To everything there is a season, and a time to every purpose under the heaven. Ecclesiastes 3:1

When discussing the brain and the mind, researchers of various disciplines remain in a quandary as to how to differentiate between them. We will not get into that here. It suffices for our discussion to defer to Richard M. Restak, M.D., who says in his book The Brain (p.246): “When we apply psychological methods we encounter the ‘mind’; when we opt for measuring neuronal activity with microelectrodes, we deal with the ‘brain’.” It would be nice if this were the only controversial duality. But there are others: endowment versus environment; nature versus nurture; and maturation versus development. These dualities are intertwining; somewhat analogous to the DNA double helix that is held together by a common hydrogen bond. What these dualities have in common is what can be referred to as a biological clock or timetable. To everything there is a season. Most folk have no trouble acknowledging the physical biological clock with respect to human growth: Babies are nine months in incubation; baby teeth appear at about the same time (around the onset of speech); infants by and large start walking around the same time; youngsters go through adolescence and puberty, and attain their adult height in their respective times. Although, in some instances, there are differences between males and females, for each sex the timetable is about the same. There is a mental and psychological biological clock and timetable as well, and it is the brain that regulates it, much the same as it does our involuntary muscles.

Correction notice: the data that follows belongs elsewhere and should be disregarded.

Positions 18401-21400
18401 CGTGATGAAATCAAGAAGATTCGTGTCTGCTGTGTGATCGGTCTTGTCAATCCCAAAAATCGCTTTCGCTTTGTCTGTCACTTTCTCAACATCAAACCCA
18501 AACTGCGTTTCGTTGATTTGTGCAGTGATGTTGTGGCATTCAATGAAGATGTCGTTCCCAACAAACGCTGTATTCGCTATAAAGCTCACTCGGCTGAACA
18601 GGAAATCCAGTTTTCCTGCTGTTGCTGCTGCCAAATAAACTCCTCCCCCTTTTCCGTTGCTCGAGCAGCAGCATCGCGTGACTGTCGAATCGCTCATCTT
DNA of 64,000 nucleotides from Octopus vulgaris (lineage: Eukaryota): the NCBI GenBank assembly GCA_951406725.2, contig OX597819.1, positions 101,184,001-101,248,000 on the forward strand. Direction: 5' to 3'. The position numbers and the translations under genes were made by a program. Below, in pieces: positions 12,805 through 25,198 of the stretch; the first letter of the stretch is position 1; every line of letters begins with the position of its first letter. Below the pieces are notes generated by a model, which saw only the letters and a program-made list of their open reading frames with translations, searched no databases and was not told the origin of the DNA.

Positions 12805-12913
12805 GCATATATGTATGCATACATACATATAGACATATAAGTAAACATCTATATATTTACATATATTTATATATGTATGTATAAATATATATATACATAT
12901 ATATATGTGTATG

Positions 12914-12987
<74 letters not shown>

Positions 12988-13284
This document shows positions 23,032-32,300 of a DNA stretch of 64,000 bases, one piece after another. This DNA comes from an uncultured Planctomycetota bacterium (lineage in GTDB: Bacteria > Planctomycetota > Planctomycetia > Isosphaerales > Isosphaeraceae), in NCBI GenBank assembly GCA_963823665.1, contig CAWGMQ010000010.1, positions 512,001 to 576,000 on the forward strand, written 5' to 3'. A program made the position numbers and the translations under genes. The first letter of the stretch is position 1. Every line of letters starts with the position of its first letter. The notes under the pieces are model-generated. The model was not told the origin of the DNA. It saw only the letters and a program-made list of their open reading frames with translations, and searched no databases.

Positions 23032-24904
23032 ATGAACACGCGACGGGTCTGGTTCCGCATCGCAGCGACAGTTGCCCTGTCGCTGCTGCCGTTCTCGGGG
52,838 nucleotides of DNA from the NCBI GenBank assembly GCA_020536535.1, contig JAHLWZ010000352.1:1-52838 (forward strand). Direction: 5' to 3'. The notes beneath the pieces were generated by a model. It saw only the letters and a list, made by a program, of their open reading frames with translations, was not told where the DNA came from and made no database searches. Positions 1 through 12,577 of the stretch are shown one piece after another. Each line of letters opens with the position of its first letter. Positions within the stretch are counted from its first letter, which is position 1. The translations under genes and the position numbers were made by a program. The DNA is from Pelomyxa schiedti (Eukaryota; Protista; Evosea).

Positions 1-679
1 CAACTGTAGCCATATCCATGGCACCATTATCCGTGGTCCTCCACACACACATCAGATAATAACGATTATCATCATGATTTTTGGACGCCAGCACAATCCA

Jean Piaget was a Swiss child psychologist and zoologist who devoted a lifetime observing the evolution of consciousness in the developing child. Piaget has postulated stages that a child goes through from birth through adulthood in the development of consciousness. Piaget has his critics as to the exact details of his findings, although there is agreement on the fact that there are specific stages of consciousness development. And although some children’s timetables may vary somewhat, they are present. We present his views so as to illustrate the process at work.

The first stage is that of the development of SENSORI-MOTOR THINKING which lasts from birth to around two years of age. Here the child demonstrates a series of reflexes such as turning to light or sound, grasping an object dangling in space, sucking when the lips are touched, crying or waving the arms when startled. At about two months, a normal infant will begin to coordinate certain acts: looking with hearing; seeing with grasping and later sucking. The infant starts to demonstrate a tendency to look at familiar objects such as mother or a family pet. Here he or she starts eye-to-eye contact, the social smile, and exploration of the environment. At seven and eight months the infant demonstrates reaction to strangers and an elementary understanding of signs and symbols. Near the end of this first period the child begins to demonstrate an understanding of causality and why certain things happen, such as a ball rolling into view.1